People's Republic of Products

Times Staff Writers

Ten years ago, this southern Chinese city was little more than vegetable farms and rice paddies. Today it is a teeming, smoggy monument to manufacturing. More than 4 million workers toil in 22,000 factories, churning out everything from patio chairs to power tools.

Rows of industrial buildings the size of airplane hangars stretch on for miles. Uniformed workers spill out of factory dormitories before dawn, stopping for a quick bite of porridge before heading to the assembly lines. Container trucks zip along modern superhighways to high-tech ports, where cargo is loaded around the clock onto ships bound for Los Angeles, Tokyo and Rotterdam.

Poor and isolated 30 years ago, China is emerging as the world's factory floor. The country's embrace of capitalism, coupled with an abundance of cheap labor, massive foreign investment and the collapse of international trade barriers, has sparked an explosion of manufacturing. The reverberations are being felt around the globe.

Shopping for a pair of shoes? Chances are that nimble Chinese hands sewed them, along with nearly 80% of the footwear purchased in the United States. That French provincial bedroom set on the showroom floor? It's probably part of the $4.6 billion in furniture that China shipped to the United States last year.

Computers? Factories here in Dongguan, 50 miles north of Hong Kong, produced 37% of the world's disk drives and 10% of its computer monitors last year -- not to mention tens of millions of scanners, printers and DVD players.

Though many of China's exports are familiar Western brands, made in factories owned or run by foreigners, home-grown Chinese enterprises are making refrigerators, microwave ovens and high-definition televisions for customers worldwide.

"They're going to be a force to be reckoned with," entrepreneur George Thomas said of the Chinese. Thomas heads an Illinois company that makes computer networking equipment. He recently moved his manufacturing operation to the Chinese city of Suzhou to take advantage of low wages, tax breaks and inexpensive supplies.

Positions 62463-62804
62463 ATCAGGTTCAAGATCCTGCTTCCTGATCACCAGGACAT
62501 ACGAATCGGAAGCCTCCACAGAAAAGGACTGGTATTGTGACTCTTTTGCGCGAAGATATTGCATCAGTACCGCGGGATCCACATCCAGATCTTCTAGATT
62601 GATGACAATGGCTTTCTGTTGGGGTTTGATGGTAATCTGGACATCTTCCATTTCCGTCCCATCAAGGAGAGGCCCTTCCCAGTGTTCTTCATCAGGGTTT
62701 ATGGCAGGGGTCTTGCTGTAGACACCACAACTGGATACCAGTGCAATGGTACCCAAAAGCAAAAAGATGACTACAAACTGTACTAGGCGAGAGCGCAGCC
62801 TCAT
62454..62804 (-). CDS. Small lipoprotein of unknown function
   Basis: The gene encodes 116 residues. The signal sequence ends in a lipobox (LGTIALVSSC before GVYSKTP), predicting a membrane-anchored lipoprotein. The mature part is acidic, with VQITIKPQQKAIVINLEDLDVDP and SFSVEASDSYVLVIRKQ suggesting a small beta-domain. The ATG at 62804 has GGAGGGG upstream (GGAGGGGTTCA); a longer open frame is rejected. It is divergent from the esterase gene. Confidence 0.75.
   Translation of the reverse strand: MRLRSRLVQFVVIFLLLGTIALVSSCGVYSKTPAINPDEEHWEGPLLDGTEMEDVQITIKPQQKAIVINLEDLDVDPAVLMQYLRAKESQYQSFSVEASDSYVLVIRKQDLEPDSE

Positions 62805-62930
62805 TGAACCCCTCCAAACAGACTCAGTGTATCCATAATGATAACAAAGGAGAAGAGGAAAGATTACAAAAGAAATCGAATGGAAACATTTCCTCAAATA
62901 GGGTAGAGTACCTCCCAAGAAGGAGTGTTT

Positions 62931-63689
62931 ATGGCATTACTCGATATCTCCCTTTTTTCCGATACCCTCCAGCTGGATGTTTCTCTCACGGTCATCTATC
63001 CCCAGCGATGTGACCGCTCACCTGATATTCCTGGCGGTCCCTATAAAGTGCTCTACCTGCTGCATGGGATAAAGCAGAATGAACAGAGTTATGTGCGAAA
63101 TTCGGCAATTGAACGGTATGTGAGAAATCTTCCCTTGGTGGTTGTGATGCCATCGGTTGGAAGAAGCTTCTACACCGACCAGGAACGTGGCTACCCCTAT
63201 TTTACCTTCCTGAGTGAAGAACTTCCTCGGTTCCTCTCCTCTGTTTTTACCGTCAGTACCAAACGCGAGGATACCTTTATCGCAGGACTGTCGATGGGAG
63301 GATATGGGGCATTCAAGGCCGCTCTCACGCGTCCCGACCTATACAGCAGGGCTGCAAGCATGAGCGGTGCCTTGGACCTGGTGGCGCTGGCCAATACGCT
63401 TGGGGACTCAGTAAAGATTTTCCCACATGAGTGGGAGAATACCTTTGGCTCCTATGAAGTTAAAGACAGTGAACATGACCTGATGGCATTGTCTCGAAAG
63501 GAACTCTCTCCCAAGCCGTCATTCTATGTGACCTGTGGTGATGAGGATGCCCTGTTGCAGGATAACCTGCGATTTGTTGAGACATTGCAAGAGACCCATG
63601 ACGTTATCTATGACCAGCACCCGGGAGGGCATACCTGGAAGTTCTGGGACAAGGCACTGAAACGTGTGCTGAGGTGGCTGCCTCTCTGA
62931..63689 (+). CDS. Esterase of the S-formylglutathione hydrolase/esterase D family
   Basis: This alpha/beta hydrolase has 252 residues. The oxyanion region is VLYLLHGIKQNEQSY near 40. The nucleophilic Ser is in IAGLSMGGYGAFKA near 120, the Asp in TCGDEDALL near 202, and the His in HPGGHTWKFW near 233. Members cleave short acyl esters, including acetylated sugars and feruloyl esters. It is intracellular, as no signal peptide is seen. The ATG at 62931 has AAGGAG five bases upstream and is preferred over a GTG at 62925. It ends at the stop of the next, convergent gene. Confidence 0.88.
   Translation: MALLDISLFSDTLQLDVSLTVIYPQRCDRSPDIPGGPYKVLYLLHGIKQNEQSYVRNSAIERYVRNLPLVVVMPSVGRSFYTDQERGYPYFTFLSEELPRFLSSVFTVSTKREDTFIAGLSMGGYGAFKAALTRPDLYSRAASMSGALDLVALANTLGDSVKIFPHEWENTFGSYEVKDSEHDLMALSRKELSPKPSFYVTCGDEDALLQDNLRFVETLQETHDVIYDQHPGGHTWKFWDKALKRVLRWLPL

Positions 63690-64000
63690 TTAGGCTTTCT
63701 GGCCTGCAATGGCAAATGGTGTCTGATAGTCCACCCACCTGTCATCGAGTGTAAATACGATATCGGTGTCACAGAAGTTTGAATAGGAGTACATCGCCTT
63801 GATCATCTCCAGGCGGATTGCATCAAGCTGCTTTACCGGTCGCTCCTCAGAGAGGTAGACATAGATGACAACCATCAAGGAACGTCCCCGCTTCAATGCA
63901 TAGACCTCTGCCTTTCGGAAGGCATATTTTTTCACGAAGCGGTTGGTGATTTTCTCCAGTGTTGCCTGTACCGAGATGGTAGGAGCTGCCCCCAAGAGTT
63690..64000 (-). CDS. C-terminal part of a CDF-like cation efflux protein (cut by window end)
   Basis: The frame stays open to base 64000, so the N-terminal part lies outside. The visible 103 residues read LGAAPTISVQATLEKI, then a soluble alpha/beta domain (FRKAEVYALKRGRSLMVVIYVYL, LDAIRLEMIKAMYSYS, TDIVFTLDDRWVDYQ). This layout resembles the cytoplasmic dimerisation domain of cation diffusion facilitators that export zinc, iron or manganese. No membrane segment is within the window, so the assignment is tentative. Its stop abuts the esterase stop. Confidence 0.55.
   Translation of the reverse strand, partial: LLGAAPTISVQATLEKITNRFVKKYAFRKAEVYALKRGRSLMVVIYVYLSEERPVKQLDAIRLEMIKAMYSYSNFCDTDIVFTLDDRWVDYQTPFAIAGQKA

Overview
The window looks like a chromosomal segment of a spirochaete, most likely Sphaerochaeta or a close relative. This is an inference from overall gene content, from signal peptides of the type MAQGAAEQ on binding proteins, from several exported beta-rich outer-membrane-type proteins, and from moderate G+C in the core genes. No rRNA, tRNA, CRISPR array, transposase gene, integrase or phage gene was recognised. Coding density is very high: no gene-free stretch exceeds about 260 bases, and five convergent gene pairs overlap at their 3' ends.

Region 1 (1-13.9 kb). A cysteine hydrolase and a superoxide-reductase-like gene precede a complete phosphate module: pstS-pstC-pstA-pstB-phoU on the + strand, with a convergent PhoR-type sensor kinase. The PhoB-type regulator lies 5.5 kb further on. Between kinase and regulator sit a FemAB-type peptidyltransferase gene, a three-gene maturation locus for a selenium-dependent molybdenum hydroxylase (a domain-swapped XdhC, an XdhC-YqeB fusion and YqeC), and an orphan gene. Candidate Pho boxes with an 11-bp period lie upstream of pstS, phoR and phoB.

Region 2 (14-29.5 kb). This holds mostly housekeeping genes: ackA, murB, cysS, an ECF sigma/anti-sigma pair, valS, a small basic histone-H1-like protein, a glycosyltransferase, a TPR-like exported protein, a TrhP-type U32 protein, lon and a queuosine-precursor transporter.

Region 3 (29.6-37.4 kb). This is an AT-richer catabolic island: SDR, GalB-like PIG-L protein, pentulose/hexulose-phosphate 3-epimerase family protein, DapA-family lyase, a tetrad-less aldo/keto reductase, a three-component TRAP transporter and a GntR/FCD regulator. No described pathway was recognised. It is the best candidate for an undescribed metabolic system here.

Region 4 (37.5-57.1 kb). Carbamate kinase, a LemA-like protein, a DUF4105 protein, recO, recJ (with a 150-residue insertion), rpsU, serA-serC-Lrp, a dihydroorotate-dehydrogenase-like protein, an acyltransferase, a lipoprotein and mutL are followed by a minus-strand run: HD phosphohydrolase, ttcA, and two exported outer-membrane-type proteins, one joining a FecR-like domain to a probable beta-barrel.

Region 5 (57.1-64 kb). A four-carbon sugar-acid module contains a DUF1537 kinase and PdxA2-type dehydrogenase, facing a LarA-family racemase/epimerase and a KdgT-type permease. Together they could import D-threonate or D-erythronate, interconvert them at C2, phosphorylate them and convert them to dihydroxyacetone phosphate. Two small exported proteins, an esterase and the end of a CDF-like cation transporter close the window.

"They're going to drive standards," he said. "They're going to drive everything."

China is not the first developing country to become a center for low-cost production. But the speed and scale of its emergence set it apart. Until recently a minor player in the world economy, China now is the sixth-largest trading nation. Experts predict that it will rank second by the end of the decade, ahead of Germany and Japan and behind only the United States.

"The pace of China's industrial development and trade expansion is unparalleled in modern economic history," said Nicholas Lardy, a China expert at the Brookings Institution in Washington and author of several books on the Chinese economy. "While this has led to unprecedented improvements in Chinese incomes and living standards, it also poses challenges for other countries."

Despite its spectacular progress in recent years, China remains an impoverished country: Two-thirds of its people live on less than $1 a day. Its industries remain far behind their U.S. counterparts in technology, innovation, managerial expertise and marketing know-how.

But international economists say China is advancing steadily and eventually will compete with U.S. companies in making complex, high-value products such as aircraft and semiconductors. Whether this is to be encouraged or feared is a source of growing debate.